The Facts Behind Vaccine Safety

While there have been a few highly publicized people who've made false claims about vaccines, decades of research from hundreds of medical, government and nonprofit organizations around the world have proven time and time again that vaccines are safe and effective.

Creating a vaccine is a very complex and highly regulated process. This process is supported by all major health organizations, including the New York State Department of Health, the Centers for Disease Control and Prevention and the American Academy of Pediatrics, among others.

Vaccines typically take 10 to 15 years of research (historyofvaccines.org), development and testing before being approved by the U.S. Food and Drug Administration (FDA) and made available to the public. One exception to this time frame is the flu vaccine. The reason for this is that the manufacturing process for the flu vaccine remains unchanged. The only thing that changes each year is the antigen. Founded on ongoing virus tracking around the world, scientists determine which flu viruses are most likely to circulate during the next flu season. Once the viruses are identified, scientists change the antigen in the vaccine but keep everything else the same. The College of Physicians of Philadelphia provides a comprehensive explanation on how vaccines are developed (historyofvaccines.org) and rigorously validated (cdc.gov). If you're a parent with questions about the process, the AAP offers information specific to childhood vaccines (aap.org). For an interactive exploration of how vaccines play an integral part of our lives, as well as an in-depth look into vaccine science, visit the History of Vaccines (cdc.gov).

Credible scientists continue to assure us, through sound research, that vaccines are safe. At the end of the day, rely on sound science to inform your opinions about vaccines and your decision to get immunized. Simply put, there is no reliable proof that shows vaccines are unsafe, but there are hundreds of studies that prove vaccines save lives and are not linked to long-term side effects. Vaccines have already helped eradicate smallpox and have greatly reduced the number of other infectious diseases, including measles and pertussis. To find out more about the safety of various vaccines, as well as who licenses, recommends and requires vaccines, visit the Children's Hospital of Philadelphia Vaccine Education Center.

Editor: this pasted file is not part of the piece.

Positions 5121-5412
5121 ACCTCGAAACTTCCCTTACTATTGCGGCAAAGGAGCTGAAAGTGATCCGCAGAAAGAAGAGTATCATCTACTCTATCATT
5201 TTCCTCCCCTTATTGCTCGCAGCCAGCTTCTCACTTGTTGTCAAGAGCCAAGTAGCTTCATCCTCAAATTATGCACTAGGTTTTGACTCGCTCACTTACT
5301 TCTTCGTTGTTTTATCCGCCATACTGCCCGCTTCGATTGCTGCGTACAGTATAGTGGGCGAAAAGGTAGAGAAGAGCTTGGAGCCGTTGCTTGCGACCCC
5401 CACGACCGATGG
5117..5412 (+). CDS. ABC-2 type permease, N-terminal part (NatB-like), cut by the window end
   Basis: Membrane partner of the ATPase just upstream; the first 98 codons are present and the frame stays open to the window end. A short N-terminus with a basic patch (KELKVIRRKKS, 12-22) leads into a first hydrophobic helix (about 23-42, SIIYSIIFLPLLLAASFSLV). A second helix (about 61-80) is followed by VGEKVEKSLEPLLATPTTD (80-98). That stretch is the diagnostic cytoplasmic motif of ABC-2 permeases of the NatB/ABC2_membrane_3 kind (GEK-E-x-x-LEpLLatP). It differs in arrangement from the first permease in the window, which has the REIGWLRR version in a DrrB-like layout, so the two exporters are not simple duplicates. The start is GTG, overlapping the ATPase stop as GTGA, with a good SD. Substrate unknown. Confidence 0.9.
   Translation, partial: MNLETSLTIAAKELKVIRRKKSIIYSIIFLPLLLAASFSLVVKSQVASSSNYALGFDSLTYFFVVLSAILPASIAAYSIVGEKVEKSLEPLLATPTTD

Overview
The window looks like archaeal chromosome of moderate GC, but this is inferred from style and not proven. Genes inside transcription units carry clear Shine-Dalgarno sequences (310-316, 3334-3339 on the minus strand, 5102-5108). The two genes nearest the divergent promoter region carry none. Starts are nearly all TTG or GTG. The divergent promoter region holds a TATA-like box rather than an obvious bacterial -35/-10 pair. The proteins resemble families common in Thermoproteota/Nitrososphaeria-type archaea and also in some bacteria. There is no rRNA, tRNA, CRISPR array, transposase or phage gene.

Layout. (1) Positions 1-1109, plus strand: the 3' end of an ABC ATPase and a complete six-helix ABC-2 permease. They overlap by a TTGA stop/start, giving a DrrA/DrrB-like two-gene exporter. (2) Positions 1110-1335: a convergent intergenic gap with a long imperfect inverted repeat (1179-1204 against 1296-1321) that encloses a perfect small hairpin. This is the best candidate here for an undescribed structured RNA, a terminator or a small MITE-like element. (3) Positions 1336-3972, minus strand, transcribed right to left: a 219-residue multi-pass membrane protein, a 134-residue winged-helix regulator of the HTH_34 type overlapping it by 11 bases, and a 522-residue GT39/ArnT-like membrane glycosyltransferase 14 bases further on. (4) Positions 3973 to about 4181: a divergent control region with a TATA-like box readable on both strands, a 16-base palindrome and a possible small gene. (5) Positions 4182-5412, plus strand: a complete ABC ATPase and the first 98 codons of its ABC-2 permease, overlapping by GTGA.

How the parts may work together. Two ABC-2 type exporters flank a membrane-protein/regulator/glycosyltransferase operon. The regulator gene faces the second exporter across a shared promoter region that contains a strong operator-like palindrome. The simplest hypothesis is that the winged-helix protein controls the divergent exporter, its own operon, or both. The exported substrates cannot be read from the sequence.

The choice not to immunize can have severe consequences not only for your immediate loved ones, but for the public health at large. Just consider the recent outbreaks of life-threatening diseases that have occurred because people have delayed or skipped vaccinations.

For example, in 2009, an 11-year-old boy traveling from England caused what was reported as the largest mumps outbreak in years when he attended a summer camp in Sullivan County, New York. As a result, 303 people were infected within a year of the initial outbreak, and the disease spread to Brooklyn, New Jersey and Orange County in upstate New York. This is just one of many examples of how a disease can spread if you're not vaccinated and come into contact with an individual who does have the disease.